Dear President Trump,
After sending you that long, heavy list illustrating impacts of internalized racial inferiority yesterday, I feel the need to remind you of some of the things that the people of color at the Undoing Racism workshop said they like about being part of their respective groups. Every one of the four lists (Asian/Pacific Islander, Latinx, Native, and Black) included strong family and community ties and celebrated food and culture. People from several groups also identified things like respect for elders, resourcefulness, strength, inherent activism, and creativity. Obviously everyone needs at least some of these positives to make it in this world, but some need them more and need more of them than others because the burdens they carry are disproportionately heavy.
So as I relayed yesterday, the results of the toxic dyad of internalized racial superiority and inferiority form the first ring of racism’s defense, the inner circle of the fortress that protects it and keeps it alive and all too well. The dyad is what gives rise to the micro (and in your case, macro) racist aggressions that whites dole out all day, every day, sometimes consciously sometimes not consciously. It gives rise to the reality that many people of color have to make split second decisions about whether to call out these aggressions or pretend not to notice them or let them slip under the radar because it’s just too taxing to notice them all even if not noticing them consciously takes a toll on deeper levels.
The second ring that we talked about in the workshop more clearly resembles what we traditionally think of as a physical fort in that it’s focused on gate-keeping – the flow of information, resources, and people is controlled to benefit some people and not other people. However, the second ring of racism still isn’t as clear as the physical border wall you so desperately want; legions of white people can and will go their entire lives not having a clue that there are real, structural, strategically deployed barriers comprising this second ring that serve to keep people of color “in their places.”
I don’t know this for a fact, but I would be shocked if most white people living in predominantly white neighborhoods with kids going to predominantly white schools ever stop to wonder why this is or how it is that their cities and towns are so segregated along racial lines. For those who do stop and think about it, my bet is that most will chalk it up to the handy “birds of a feather” bullshit and “that’s just how it is, they probably want to be with each other” pablum we want to believe. Most of us who are directly benefiting from this strategic gate-keeping (i.e., white people) never dig down and learn about red-lining or the profoundly unfair distribution of VA housing loans after WWII or any of the other institutional barriers that serve to keep power and wealth out of reach for most people of color.
Basically, in conceptualizing this second ring of institutional barriers that prop up racism, gate-keepers are managers who have control and power that they mete out based on their judgments (often not conscious and always fueled by internal racial superiority and inferiority) of who is and is not worthy, who will and will not use resources “wisely” or in ways that are “prudent” and “correct.” Access is fiercely guarded, prioritized, weaponized.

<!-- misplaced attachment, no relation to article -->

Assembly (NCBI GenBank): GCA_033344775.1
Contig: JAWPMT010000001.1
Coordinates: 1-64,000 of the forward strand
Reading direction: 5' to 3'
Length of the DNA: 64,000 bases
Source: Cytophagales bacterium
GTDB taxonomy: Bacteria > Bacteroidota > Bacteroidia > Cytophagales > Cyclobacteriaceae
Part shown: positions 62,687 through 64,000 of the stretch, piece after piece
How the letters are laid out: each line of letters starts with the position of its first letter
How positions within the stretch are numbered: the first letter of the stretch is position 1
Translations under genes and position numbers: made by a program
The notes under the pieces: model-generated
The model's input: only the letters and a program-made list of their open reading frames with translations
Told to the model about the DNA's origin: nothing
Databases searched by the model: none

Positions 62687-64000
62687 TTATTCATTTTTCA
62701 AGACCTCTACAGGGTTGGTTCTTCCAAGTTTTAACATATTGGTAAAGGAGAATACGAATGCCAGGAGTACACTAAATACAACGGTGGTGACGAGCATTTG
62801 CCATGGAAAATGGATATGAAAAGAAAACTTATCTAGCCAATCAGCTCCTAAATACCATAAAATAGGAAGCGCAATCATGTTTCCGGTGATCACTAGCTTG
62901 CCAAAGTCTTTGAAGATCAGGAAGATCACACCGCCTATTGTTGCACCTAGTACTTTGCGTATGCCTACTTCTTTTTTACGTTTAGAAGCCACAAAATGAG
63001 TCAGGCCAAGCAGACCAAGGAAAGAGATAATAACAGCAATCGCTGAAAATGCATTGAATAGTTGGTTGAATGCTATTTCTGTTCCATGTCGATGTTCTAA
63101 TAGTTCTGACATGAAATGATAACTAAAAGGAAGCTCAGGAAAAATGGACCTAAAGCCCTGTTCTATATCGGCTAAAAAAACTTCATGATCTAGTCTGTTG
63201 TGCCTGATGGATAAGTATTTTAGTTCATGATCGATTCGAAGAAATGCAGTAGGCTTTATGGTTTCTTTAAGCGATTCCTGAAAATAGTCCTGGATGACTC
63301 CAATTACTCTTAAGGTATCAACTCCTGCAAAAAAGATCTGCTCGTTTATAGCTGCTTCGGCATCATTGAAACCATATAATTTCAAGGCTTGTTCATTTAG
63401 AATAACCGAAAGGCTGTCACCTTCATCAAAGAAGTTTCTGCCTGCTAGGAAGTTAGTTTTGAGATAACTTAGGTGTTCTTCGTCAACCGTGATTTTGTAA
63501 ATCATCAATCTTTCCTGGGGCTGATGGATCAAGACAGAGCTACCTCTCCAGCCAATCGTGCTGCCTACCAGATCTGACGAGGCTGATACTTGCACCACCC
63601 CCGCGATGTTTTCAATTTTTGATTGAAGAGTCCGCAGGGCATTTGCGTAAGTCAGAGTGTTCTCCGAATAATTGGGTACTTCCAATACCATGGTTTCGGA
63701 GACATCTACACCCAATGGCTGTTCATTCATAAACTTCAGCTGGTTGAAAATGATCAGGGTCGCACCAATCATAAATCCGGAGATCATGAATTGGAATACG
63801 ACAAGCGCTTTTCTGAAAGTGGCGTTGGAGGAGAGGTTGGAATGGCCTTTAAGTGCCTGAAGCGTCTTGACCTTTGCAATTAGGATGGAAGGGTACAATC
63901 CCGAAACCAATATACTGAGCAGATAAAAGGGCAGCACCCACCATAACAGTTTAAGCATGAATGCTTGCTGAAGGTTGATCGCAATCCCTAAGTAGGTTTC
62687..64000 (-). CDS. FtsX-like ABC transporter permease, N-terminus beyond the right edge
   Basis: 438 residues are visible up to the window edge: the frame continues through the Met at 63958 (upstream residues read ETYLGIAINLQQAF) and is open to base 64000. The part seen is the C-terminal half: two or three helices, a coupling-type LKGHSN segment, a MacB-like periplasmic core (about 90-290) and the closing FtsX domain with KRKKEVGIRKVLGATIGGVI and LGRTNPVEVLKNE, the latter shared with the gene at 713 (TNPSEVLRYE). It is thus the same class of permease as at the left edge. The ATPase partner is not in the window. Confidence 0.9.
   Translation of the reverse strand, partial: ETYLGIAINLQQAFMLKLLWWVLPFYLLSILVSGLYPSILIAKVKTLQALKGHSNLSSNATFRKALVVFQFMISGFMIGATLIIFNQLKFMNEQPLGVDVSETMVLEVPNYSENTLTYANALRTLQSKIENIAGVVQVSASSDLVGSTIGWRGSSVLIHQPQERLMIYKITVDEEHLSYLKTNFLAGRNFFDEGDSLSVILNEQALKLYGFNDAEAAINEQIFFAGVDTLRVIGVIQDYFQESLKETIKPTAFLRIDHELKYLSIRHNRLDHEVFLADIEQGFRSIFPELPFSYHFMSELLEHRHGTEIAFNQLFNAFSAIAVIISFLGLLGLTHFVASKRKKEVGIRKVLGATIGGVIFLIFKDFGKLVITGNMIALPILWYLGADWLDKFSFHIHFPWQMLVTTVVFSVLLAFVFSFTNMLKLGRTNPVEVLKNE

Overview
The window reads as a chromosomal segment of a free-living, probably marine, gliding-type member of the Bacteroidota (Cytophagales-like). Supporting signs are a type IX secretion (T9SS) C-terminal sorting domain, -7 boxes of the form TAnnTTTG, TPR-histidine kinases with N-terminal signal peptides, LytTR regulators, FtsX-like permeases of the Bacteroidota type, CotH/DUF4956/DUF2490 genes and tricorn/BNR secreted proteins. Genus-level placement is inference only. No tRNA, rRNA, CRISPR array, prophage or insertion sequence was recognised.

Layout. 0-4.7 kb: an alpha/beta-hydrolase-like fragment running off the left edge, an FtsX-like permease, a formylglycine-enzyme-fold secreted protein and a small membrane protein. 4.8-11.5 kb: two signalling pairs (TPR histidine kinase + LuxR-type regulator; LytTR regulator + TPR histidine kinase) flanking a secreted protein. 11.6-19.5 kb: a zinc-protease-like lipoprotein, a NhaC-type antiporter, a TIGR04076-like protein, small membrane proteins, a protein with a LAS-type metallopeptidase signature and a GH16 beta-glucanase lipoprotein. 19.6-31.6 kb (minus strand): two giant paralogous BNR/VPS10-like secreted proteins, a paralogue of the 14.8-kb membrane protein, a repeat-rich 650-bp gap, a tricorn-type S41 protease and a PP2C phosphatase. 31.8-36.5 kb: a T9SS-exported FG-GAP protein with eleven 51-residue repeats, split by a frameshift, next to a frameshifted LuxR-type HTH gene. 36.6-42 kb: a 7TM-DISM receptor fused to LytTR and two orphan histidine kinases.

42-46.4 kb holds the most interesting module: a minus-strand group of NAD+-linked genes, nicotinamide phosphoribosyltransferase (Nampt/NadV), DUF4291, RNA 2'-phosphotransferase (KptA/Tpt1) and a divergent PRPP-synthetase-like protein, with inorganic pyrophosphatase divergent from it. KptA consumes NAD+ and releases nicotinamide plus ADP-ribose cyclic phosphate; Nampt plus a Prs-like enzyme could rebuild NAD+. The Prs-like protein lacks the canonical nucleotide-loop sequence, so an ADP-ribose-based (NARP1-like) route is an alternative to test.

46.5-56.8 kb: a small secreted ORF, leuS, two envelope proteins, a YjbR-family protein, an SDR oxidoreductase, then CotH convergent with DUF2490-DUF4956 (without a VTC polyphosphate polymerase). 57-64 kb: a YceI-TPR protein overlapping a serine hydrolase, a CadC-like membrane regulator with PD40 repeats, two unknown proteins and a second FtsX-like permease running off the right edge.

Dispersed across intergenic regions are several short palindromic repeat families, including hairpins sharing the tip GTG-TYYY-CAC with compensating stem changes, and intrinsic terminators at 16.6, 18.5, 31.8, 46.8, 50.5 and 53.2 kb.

That is until one steps back and decides to use one’s powers for good, to use one’s powers to become an accountable gate-keeper who is intent on opening things up in creative and subversive ways that fundamentally involve people of color (whether we are people of color ourselves or we are white).
In attempting to become accountable gate-keepers we have to ask ourselves questions like: Are we truly shaking things up and improving access or are we pasting on look-at-me, feel-good bandaids that won’t do jack? Are we engaging with power in ways that are reciprocal and respectful? If we aren’t, we are being abusive – not just risking being abusive, we are being abusive.
We’ve got to examine where and how decisions are made and who is making them. We’ve got to hang around to see what the impacts of those decisions are and if there are unintended negative consequences, we have to have the humility and grace to admit this and scrap what isn’t working. Ultimately, if power is not based in community, it is not accountable and it is therefore abusive. (I want you to know that I did not come up with most of these ideas – they are from my notes from the workshop.)
The day after Toni Morrison died Laura found this 2003 quote of hers in Oprah’s magazine. I think it’s a good way to close today’s letter:
“I tell my students, ‘When you get these jobs that you have been so brilliantly trained for, just remember that your real job is that if you are free, you need to free somebody else. If you have some power, then your job is to empower somebody else. This is not just a grab-bag candy game.’
May we be safe to gain perspective so we can see and name the rings of oppression.
May we be willing to use our powers for good.
May we see that a healthy society does not tolerate insular, self-perpetuating “good ‘ol (white) boys’ networks”.
May we make peace with the need to share the burden of unpacking, untangling, and undoing racism.